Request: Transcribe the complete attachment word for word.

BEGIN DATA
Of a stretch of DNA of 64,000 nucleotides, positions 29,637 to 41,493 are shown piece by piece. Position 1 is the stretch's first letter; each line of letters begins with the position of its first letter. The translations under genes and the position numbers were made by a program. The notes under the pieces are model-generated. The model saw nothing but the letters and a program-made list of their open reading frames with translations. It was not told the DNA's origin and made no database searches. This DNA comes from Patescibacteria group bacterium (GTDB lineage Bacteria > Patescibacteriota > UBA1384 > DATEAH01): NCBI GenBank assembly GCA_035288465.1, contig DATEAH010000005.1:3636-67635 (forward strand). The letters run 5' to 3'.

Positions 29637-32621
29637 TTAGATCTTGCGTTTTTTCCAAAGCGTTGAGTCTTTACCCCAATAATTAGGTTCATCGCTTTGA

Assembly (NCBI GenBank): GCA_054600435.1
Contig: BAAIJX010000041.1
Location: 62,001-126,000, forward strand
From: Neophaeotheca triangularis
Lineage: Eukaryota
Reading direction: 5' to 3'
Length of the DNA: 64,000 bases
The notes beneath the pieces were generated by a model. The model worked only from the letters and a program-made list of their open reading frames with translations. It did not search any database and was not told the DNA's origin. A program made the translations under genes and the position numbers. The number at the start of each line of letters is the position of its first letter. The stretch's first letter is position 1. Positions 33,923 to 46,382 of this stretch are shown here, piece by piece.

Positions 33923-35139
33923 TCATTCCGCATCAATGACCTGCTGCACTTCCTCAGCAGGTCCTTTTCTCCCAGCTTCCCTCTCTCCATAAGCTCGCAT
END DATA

Of a stretch of DNA of 64,000 nucleotides, positions 29,637 to 41,493 are shown piece by piece. Position 1 is the stretch's first letter; each line of letters begins with the position of its first letter. The translations under genes and the position numbers were made by a program. The notes under the pieces are model-generated. The model saw nothing but the letters and a program-made list of their open reading frames with translations. It was not told the DNA's origin and made no database searches. This DNA comes from Patescibacteria group bacterium (GTDB lineage Bacteria > Patescibacteriota > UBA1384 > DATEAH01): NCBI GenBank assembly GCA_035288465.1, contig DATEAH010000005.1:3636-67635 (forward strand). The letters run 5' to 3'.

Positions 29637-32621
29637 TTAGATCTTGCGTTTTTTCCAAAGCGTTGAGTCTTTACCCCAATAATTAGGTTCATCGCTTTGA

Assembly (NCBI GenBank): GCA_054600435.1
Contig: BAAIJX010000041.1
Location: 62,001-126,000, forward strand
From: Neophaeotheca triangularis
Lineage: Eukaryota
Reading direction: 5' to 3'
Length of the DNA: 64,000 bases
The notes beneath the pieces were generated by a model. The model worked only from the letters and a program-made list of their open reading frames with translations. It did not search any database and was not told the DNA's origin. A program made the translations under genes and the position numbers. The number at the start of each line of letters is the position of its first letter. The stretch's first letter is position 1. Positions 33,923 to 46,382 of this stretch are shown here, piece by piece.

Positions 33923-35139
33923 TCATTCCGCATCAATGACCTGCTGCACTTCCTCAGCAGGTCCTTTTCTCCCAGCTTCCCTCTCTCCATAAGCTCGCAT